• Attention is now drawn to FIGS. 6(a) and 6(b), which are a simplified schematics of front and side views of an apparatus for delivering a plurality of cryoablation needles to a cryoablation target, and to FIGS. 6(c)-6(e) which present progressive steps in the utilization of the apparatus of FIGS. 6(a) and 6(b), according to an embodiment of the present invention.
  • Hysteroscopes and resectoscopes currently in use allow only a single thermal ablation probe to be brought to bear on a fibroid or other uterine treatment target. However, some fibroids are larger than the maximum size of ice balls which can be created using small-diameter cryoprobes. Moreover, in typical use, each cryoablation cycle requires up to thirty minutes to complete. Thus, it is advantageous to be able to bring to bear on a large target (such as a large uterine fibroid) a plurality of probes operable to perform cryoablation (or other thermal ablation) concurrently.
  • FIGS. 6(a)-6(e) present such a system. System 600 is operable to deliver a plurality of thermal treatment probes to a treatment target within a body cavity (such as a uterine fibroid within a uterus), which probes may then be used to perform concurrent cryoablation. FIG. 6(a) shows a cross-sectional view of system 600, and FIG. 6(b) presents a side view of system 600.
  • System 600 comprises a sleeve 620, a visual guiding apparatus 610 and a plurality of treatment probes 630, labeled 630 a and 630 b in the Figures. Visual guiding apparatus 610 may be an optical hysteroscope or any other visual guiding apparatus. Probes 630 are any embodiments of treatment probe 231 as described hereinabove, and are preferably cryoprobes 229, cooled by Joule-Thomson cooling or by evaporative cooling.
  • Probe 630 and visual guiding apparatus 610 are designed to fit within and slide freely through open channel lumen 699 of sleeve 620, when positioned within sleeve 620 as shown in FIG. 6(a). Sleeve 620 is shaped and dimensioned so as to be capable of insertion into a uterine lumen through a cervix 690, as seen in FIG. 6(c). For treating a fibroid, visual guiding apparatus 610 is preferably a hysteroscope. Sleeve 620 comprises common lumen 699 within which both visual guiding apparatus 610 and probe 630 can be positioned.
  • A distal portion of sleeve 620 can be inserted into a uterus through cervix 690. Before or after such insertion either or both of visual guiding apparatus 610 and probe 630 can be introduced into sleeve 620 and advanced therethrough. Thus, sleeve 620 serves as a conduit operable to deliver both visual guiding apparatus 610 and probe 630 to a treatment site, such as a fibroid, within a uterus.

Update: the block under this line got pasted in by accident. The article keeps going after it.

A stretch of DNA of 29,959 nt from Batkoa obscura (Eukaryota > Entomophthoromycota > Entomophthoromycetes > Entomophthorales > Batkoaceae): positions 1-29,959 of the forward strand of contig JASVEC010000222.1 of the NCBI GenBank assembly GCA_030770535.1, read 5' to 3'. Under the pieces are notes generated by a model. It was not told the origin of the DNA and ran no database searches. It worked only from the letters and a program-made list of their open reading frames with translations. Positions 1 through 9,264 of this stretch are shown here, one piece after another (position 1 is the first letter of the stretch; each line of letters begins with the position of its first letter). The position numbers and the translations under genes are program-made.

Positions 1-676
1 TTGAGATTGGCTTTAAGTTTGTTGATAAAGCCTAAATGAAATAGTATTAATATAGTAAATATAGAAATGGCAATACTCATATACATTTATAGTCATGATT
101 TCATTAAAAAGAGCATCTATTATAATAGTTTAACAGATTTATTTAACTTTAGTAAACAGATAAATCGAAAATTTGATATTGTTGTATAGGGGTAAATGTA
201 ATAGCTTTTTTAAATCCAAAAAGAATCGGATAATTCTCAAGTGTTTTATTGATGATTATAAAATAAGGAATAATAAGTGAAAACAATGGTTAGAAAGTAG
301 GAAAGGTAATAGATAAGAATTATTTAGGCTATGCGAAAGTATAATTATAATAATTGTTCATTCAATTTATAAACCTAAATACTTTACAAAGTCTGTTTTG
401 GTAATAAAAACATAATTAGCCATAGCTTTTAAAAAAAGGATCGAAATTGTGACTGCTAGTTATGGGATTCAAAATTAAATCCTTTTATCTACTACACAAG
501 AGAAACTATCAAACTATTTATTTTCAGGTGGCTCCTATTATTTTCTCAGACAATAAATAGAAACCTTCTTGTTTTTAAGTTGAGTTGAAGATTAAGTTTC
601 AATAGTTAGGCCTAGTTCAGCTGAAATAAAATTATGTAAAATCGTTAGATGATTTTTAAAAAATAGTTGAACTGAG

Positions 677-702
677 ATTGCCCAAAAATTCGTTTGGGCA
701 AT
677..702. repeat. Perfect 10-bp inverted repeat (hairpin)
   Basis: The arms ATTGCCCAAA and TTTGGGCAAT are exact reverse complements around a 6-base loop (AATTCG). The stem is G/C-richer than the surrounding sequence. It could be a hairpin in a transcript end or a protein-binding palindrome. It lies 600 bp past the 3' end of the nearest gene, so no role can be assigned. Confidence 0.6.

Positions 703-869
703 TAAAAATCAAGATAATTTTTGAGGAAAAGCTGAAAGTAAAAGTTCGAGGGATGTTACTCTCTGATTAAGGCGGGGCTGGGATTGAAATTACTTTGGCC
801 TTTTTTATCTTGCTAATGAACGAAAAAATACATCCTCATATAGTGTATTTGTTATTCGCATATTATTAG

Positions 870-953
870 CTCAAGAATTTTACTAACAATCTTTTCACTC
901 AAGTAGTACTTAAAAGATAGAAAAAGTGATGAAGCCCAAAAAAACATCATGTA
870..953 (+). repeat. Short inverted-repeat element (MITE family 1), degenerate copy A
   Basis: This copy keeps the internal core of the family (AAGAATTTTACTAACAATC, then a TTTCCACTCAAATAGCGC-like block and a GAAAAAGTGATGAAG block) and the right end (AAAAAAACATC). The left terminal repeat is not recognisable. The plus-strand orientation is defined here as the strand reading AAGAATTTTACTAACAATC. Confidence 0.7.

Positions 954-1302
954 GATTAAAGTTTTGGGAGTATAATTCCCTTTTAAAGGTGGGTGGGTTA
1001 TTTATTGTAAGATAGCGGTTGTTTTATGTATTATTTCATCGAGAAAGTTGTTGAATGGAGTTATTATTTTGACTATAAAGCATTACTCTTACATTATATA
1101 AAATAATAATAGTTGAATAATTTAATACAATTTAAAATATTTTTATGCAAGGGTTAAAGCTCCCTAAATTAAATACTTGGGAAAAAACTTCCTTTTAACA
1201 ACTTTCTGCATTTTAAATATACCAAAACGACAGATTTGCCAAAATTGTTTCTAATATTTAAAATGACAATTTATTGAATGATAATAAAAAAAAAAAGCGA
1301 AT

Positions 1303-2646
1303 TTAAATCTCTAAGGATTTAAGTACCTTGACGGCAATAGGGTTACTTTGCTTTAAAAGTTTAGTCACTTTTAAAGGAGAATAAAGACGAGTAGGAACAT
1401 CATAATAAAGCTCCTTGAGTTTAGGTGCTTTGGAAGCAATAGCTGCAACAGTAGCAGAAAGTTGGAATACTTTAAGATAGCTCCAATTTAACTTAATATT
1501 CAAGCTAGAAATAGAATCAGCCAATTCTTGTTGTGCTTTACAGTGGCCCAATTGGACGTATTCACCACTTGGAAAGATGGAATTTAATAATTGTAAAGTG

• Sleeve 620 is not wholly closed, but rather comprises an opening 698 running along its length, as seen in FIGS. 6(a) and 6(b).
  • Preferably, probe 630 is free to be pushed along sleeve 620 while visual guiding apparatus 610 is inserted in sleeve 620. Alternatively, probe 630 may be fixed to sleeve 620 or to visual guiding apparatus 610 when visual guiding apparatus 610 is installed within sleeve 620.
  • FIG. 6(c) shows probe 630 and visual guiding apparatus 610 installed in sleeve 620. In this condition, probe 630 may be brought into contact with a cryoablation target, and inserted therein. Visual guiding apparatus 610 may be pulled out of sleeve 620 at any time. In particular, visual guiding apparatus 610 may be pulled out of sleeve 620 while a distal portion of sleeve 620 is inserted within a uterine cavity and while needle 630 is inserted into a fibroid or other treatment target.
  • Once visual guiding apparatus 610 is removed from sleeve 620, probe 630 is free to move within common lumen 699, as depicted in FIG. 6(d). With probe 630 able to move freely within lumen 699, sleeve 620 may be freed from probe 630, for example by pulling sleeve 620 out of the uterine cavity, or by rotating sleeve 620 so that opening 689 is positioned facing probe 630, enabling probe 630 to exit sleeve 620 through opening 689, as shown in FIG. 6(d). Optional sleeve handle 622, connected to sleeve 620, may be used to facilitate manipulation of sleeve 620.
  • In a recommended mode of operation, probe tip 633 of a first probe 630 a is pushed to protrude beyond the distal end of sleeve 620 and inserted into fibroid 150 or other treatment target. Visual guiding apparatus (e.g. hysteroscope) 610 is then pulled out of sleeve 620, as shown in FIG. 6(d), freeing probe 530. If probe 630 a is a cryoprobe, it is recommended that probe 630 a be operated at low power or for a short duration so as to freeze tissues immediately adjacent to probe tip 633, thereby anchoring probe 630 a at its location (e.g. inserted into fibroid 150), before freeing probe 630 a from sleeve 620.